The magma source of Quaternary intraplate basaltic volcanic fields in the Basin and Range Province and Utah Transition Zone is currently unknown and could reside in either lithospheric mantle or asthenospheric mantle. These volcanic fields are approximately aligned with N-NE trending regional faults, which has led many to infer structural control on magma production and, by inference, a lithospheric mantle magma source. However, magma may also be produced in fertile asthenospheric mantle completely independent of tectonic regime by adiabatic melting. To test the hypotheses proposed by previous workers, a geochemical and petrologic study is being performed on two of the volcanic fields in Utah: Black Rock Desert in the Basin and Range and Markagunt Plateau in the Transition Zone. Geochemical signatures of basalts in both Black Rock Desert and Markagunt Plateau retain elements of arc basalts (e.g. Nb depletion relative to OIB), suggesting melting of a source enriched in subduction zone fluids. Epsilon-Nd values are highly negative (-6 to -11) with the exception of one flow in Markagunt Plateau which has an epsilon-Nd of -1. This suggests melting of an old source which, combined with the arc signature, indicates a magma source in lithospheric mantle. Markagunt Plateau basalt has several flows which show, with the exception of Nb depletion and slight Ba enrichment, trends similar to OIB rather than typical arcs. In comparison, most element concentrations in Black Rock Desert basalt are very close to average OIB and Sr isotopes are primitive (0.704); suggestive of an asthenospheric source. Depth of melting calculations using a Si-liquid geobarometer developed by Lee et al. (2009) on primitive basalts (> 45 wt. % SiO2, MgO >7.5 wt. %, 90% of Fe as Fe2+) in each field yield pressures of 2.2 -2.6 GPa (75-90 km depth) for melt generation in Markagunt Plateau and 2.7-3.0 GPa (95-105 km depth) in Black Rock Desert. These melting depths correspond to low velocity S-wave anomalies that can be interpreted as hot zones in the mantle (Yang et al., 2008). These depths place melting at or below the lithosphere-asthenosphere boundary, which is contrary to Nd isotopes that suggest an old, lithospheric mantle source. One explanation for this contradiction is that melting occurred in the asthenosphere and was later contaminated by lithospheric mantle. Melting may also have occurred at the base of the lithosphere, an area that may have recently been converted to more fertile asthenospheric mantle, but still retains isotopic characteristics of old lithosphere.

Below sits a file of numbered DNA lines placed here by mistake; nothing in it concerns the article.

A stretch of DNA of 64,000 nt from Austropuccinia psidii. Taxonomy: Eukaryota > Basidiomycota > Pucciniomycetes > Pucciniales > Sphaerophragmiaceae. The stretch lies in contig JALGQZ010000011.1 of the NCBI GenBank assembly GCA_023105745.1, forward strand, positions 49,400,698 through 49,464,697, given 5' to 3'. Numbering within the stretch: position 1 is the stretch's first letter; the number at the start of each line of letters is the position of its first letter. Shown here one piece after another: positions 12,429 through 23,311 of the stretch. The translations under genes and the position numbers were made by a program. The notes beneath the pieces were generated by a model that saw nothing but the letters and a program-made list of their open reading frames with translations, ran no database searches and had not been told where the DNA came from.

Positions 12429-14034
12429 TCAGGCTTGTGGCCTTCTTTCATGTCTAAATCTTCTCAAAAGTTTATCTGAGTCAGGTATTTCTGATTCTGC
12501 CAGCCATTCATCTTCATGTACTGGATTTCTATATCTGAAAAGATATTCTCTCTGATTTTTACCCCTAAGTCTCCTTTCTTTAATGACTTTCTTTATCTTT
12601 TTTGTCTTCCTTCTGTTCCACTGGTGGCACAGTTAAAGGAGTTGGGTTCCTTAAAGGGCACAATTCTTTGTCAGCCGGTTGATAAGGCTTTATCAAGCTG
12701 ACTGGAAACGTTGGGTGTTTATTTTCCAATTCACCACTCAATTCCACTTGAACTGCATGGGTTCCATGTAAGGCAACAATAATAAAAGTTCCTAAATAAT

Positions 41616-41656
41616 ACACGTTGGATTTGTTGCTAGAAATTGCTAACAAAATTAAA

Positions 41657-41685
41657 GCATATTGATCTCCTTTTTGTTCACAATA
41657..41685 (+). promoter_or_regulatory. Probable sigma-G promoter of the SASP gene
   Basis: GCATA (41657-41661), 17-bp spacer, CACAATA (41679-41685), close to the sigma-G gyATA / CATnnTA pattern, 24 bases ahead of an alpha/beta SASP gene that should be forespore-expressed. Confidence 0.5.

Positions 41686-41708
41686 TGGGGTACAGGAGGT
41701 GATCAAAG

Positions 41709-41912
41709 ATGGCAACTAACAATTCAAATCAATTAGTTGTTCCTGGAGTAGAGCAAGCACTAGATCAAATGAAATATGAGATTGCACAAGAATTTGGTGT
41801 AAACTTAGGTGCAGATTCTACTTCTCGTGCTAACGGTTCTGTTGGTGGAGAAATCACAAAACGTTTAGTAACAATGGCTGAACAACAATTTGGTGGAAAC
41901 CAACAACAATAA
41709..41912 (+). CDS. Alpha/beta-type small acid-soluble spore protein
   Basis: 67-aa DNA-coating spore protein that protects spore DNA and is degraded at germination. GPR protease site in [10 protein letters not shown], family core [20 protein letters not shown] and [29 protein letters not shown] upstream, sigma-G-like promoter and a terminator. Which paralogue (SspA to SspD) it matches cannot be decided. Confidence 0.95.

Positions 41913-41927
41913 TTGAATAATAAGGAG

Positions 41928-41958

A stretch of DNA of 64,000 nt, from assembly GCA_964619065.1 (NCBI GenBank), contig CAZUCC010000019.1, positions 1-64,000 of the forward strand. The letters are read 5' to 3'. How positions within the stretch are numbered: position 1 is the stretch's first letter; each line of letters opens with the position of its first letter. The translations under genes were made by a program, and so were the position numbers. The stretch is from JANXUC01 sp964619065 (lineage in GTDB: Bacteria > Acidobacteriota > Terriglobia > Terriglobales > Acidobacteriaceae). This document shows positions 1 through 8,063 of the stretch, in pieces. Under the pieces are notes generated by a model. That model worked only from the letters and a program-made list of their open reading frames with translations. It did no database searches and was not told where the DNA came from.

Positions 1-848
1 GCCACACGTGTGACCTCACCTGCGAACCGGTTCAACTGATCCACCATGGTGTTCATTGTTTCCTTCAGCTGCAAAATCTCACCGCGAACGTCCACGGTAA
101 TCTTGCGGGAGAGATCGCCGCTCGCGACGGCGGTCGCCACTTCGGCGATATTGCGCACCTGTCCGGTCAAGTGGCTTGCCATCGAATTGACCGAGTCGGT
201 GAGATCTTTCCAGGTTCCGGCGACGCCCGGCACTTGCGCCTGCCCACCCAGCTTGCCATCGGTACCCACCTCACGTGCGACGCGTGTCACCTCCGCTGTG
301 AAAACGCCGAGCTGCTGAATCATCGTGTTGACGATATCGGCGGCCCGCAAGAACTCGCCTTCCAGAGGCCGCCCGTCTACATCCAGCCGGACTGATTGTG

Inferring a Petrogenetic History of the Ethiopian Lithospheric Mantle Using the Geochemistry of Olivine Crystals in Mantle Xenoliths

* Pluda, A (alracpluda@gmail.com), Allison Pluda, Michigan State University 15A Natural Science, East Lansing, MI 48825, United States
Rooney, T (rooneyt@msu.edu), Tyrone Rooney, Michigan State University 208 C Natural Science, East Lansing, MI 48825, United States

Fragments of the fertile lithospheric mantle, represented by xenoliths, can be used to infer petrogenetic processes and interactions between the lithosphere and asthenosphere. Peridotitic xenoliths were examined from the Lake Tana Province and Wollega area, located on the western Ethiopian Plateau. The Ethiopian Plateau is part of the Ethiopian Flood Basalt Province and is associated with the 30 Ma impact of the Afar Plume head (Hoffmann et al., 1997). While the lithosphere is particularly thinned beneath the adjacent Ethiopian rift, lithospheric thickness of the plateau is less than that expected for a Proterozoic lithosphere (Dugda et al., 2007). We examined evidence for the interaction of the Afar plume with the subcontinental lithospheric mantle beneath the western Ethiopian Plateau. The geochemistry of lithospheric xenoliths can record events such as metasomatism associated with mantle plumes or subduction, regional enrichment events, and depletion due to partial melting. Although clinopyroxene, and to lesser extent orthopyroxene, have the highest concentration of incompatible trace elements, in order to better understand how trace elements are distributed amongst various peridotite minerals, this study will present new trace element data solely from olivine. Since some xenoliths may not contain any pyroxene, a study of trace elements in olivine can provide more information on mantle processes and can further explore the petrologic sequence of events. This study will constrain the geochemical evolution and fertility of the lithospheric mantle below the western Ethiopian Plateau by comparing the relative abundances of trace elements in olivine to known whole rock analyses (Roger et al., 1999; Roger et al., 1997). If trace elements are to be used accurately to constrain the geochemical behavior and processes in the upper mantle, a better understanding of how trace elements behave in olivine is much needed.